HWRoundup Celeriac 766MHz attack
Plus Quake election fragathon
There is somewhere new to chat in Hardware Land thanks to that Thomas Pabst. The good Doctor has forsaken the charms of a Delphi forum in favour of running the whole thing himself. Click here top read all about it and here to sign up.
And if you want to try out your THG BB voice, where better to start than adding your views to Tom'shead to head
between Intel's 766MHz Celeron, launched today, against AMD's 800 Duron. You want the conclusion already? OK, here it is. "The Duron doesn't merely smack the Celeron here and there, but pounds it into the dust in almost every benchmark. What makes this massacre even uglier is that the 800MHz Duron is available for under $100, while the 766MHz Celeron has been announced to sell at $170 in lots of 1000."
So who should think about purchasing the 766MHz Celeron? In a few words, no one right now. Potential system buyers would find significantly greater performance at considerably lower prices by going with the 800MHz AMD Duron. Owners of Socket 370 motherboards wishing to upgrade to a faster Celeron would find a much better bargain in opting for Intel's 733MHz Celeron.
Sharky also checks out the Celeron 766MHz, this time running it against a bunch of Athlona. Much prodding poking and benchmarking later, the fishy ones were ready to pronounce judgement on the slightly beefier offering from Chipzilla. Go here, and you'll see that even Sharky finds it hard to be positive about Intel's latest.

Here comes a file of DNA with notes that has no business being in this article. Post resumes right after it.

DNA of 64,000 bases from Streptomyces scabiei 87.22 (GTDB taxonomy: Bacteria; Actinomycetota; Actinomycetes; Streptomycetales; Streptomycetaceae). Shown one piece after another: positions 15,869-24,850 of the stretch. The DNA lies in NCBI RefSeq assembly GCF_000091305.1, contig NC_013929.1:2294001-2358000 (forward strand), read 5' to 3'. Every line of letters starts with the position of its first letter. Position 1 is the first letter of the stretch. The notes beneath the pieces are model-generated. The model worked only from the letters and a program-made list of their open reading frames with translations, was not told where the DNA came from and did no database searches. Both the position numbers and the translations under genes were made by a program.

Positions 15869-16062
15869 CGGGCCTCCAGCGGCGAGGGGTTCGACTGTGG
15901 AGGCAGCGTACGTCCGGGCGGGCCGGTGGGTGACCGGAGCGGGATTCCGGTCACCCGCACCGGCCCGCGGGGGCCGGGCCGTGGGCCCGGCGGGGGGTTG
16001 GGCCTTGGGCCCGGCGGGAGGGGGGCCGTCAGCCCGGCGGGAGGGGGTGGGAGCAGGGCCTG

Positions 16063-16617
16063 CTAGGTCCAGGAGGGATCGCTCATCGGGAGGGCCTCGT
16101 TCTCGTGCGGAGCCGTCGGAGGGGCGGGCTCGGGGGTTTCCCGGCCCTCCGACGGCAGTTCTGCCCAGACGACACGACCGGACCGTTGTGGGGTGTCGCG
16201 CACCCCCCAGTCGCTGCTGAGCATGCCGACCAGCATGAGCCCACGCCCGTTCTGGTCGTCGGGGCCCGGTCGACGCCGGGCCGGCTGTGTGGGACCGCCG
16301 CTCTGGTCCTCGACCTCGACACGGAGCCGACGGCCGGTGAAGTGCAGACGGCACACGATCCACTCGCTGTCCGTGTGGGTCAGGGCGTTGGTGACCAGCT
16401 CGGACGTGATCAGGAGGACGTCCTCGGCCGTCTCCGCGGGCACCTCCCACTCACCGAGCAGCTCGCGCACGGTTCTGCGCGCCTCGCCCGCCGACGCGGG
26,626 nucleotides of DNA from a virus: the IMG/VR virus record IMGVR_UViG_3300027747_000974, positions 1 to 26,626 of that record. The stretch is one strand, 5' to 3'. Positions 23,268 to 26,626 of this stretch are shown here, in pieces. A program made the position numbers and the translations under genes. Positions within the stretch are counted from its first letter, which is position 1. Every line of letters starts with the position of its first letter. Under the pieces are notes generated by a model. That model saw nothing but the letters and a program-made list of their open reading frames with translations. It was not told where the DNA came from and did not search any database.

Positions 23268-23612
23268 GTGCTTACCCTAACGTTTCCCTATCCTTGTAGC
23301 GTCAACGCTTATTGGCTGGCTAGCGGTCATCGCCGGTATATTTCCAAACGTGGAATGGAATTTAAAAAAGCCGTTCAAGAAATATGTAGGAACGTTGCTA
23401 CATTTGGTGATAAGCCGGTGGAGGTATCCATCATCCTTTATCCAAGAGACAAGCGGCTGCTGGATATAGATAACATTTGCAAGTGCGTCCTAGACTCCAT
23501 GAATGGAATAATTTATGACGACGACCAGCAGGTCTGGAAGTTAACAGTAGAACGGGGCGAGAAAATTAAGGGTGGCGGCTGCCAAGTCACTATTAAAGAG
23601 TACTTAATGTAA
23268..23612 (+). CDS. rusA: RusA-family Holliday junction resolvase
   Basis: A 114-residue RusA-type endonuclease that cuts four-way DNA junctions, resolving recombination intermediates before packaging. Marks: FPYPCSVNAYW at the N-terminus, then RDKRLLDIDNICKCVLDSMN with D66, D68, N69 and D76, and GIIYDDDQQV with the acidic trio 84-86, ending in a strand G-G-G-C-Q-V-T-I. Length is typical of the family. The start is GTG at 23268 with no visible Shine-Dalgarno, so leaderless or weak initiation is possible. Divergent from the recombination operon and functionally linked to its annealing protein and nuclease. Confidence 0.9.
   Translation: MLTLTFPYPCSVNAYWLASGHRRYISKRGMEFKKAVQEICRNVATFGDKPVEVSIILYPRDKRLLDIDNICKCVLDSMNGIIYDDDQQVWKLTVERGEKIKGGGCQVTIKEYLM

Arstechnica is not taking this whole election business to seriously, I don't think. But then managing to combine politics and Quake. Not bad. Clickhere
to get frag counting. Who would have thought that Al Gore and George Dubya could have made politics interesting. Even if it is only temporary.
But, getting back to the point, Chicks Hardware has taken a peek at the Soltek SL-75KV2-X motherboard. Based on the KT133 and uses the new VIA 686B South Bridge. But is it any good? You know what you need to do tofind out
And last but by no means least, another look at the A7V. Described as the most overclockable Duron/TBird board out there, it will probably still be being reviewed in fifty years time. So, to get in early on that sort of timescale, check it outhere
More stuff of silicon can be found in the archives, where it will sit, growing dusty and gathering cobwebs unless you read it. So check 'em out.